âˆ’ d[A]/dt = k Ã— [A]^{0} = k

Negative sign because the concentration decreases with time and initial concentration reactant [A]_{0} = 0.

Again, âˆ’ d[A] = kdt

Integrating the above equation

âˆ«d[A] = kÂ âˆ«dt

âˆ´ âˆ’ [A] = kt + c

where c = integration constant

If the initial concentration of the reactant = [A]_{0} when time = 0, that is the initial time,

âˆ’ [A]_{0 }= 0 + c

or, c = âˆ’ [A]_{0}

Therefore the integrated rate equation for the zero order kinetics,

âˆ’ [A] = kt âˆ’ [A]_{0}

or, [A]_{0} âˆ’ [A] = kt

It is another form of the rate equation for zero order kinetics.

## Zero Order Reaction Graph

The rate law formula for zero order reaction,

[A]_{0} âˆ’ [A] = kt

When the rate of reaction is plotted against concentration and time, the following graph obtained below the picture,

## Unit of Rate Constant

The rate equation for nth-order reaction = k_{n} Ã— [A]^{n}

Therefore, the unit of rate constant,

k_{n}Â = unit of concentration/(unit of concentration)^{n} Ã— unit of time = (unit of concentration)^{1âˆ’n}/unit of time

### Unit of Rate Constant for Zero Order Reaction

For zero order kinetics, n = 0 and molar concentration = mol lit^{âˆ’1.}

Therefore, the unit rate constant for the zero-order reaction,

= (mol lit^{âˆ’1})^{1âˆ’0}/s

= mol lit^{âˆ’1} s^{âˆ’1}

## Half life in Zero Order Reaction

**Half life** means 50 percent of reactants disappear in that time interval. When t = t_{Â½}, that is the half-life of the reaction completed, the concentration of the reactant, [A] = [A]/2.

Therefore, [A]/2 = kÂ Ã— t_{Â½}

or, t_{Â½} = [A]/2k

From the above formula, the half-life of the zero order kinetics depends on the initial concentration of the reactant.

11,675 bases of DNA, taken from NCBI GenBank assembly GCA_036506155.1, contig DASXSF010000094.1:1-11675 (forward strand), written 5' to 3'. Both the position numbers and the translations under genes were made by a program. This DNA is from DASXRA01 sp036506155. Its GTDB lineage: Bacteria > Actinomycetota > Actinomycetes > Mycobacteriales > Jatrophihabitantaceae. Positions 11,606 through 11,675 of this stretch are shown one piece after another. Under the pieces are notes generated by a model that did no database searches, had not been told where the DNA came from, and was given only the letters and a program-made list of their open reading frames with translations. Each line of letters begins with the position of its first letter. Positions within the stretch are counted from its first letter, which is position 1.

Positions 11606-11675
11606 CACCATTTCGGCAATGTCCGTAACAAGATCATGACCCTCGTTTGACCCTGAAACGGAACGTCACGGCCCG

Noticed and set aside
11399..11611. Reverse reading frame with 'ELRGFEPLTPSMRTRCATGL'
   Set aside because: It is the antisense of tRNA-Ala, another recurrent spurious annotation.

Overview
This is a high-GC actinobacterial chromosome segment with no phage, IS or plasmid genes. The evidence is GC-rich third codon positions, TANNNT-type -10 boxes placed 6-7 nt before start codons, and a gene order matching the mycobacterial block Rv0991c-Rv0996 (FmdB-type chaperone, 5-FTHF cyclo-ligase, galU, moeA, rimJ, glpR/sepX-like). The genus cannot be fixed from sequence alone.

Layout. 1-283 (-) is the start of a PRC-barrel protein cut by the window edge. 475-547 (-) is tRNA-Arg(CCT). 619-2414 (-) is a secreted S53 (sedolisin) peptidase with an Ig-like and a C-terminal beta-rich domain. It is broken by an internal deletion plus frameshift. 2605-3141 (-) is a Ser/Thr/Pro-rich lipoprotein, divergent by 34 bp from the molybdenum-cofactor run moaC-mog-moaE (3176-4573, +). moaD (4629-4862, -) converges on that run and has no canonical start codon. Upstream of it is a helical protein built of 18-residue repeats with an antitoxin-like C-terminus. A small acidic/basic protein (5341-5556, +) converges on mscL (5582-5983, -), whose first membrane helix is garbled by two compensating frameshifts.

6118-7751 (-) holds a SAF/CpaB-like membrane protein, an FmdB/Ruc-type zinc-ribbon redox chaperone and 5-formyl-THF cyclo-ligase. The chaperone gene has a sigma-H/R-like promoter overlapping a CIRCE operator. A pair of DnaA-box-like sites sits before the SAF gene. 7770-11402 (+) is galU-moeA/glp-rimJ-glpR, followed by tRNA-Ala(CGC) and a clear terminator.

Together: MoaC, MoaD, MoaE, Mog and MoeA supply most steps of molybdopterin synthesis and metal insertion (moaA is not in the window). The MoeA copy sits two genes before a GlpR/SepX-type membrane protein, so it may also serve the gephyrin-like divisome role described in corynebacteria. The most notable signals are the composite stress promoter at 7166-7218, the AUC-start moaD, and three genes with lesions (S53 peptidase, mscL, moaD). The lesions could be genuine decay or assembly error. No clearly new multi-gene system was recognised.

## Enzyme Catalyzed Reaction

Enzymes are complex protein produces by the living organisms of our environment. These are responsible for catalyzing infinite types of chemical changes occurring in our living system.

- For example, catalase obtained from living plant cells catalyzes the decomposition of hydrogen peroxide.
- Yeast contains various enzymes, among which maltase converts maltose into glucose, and zymase further converted glucose into ethyl alcohol.

All the reactions will be in zero order for a given amount of enzyme with respect to the substrate.

## Factors Affecting Rate of Reaction

- The rate of the reactions is independent of concentration.
- Half-life is proportional to the initial concentration of the reactant.
- The rate of zero order kinetics in chemistry or chemical science is always equal to the rate constant at all concentrations.

## Zero Order Reaction Problems

**Problem:** When is the rate of the reaction equal to the rate constant?

**Solution:** For zero order reaction, the rate of the reaction is equal to the rate constant or rate of reaction = k.

**Problem:** The half-life of zero order reaction = x. If the reaction is completed on t_{1} time, what is the relation between x and t_{1}?

**Solution:** t_{Â½} = x = a/2k and completion time t_{1} = a/k. Therefore, x/t_{1} = (a/2k) Ã— (k/a)

or, t_{1} = 2x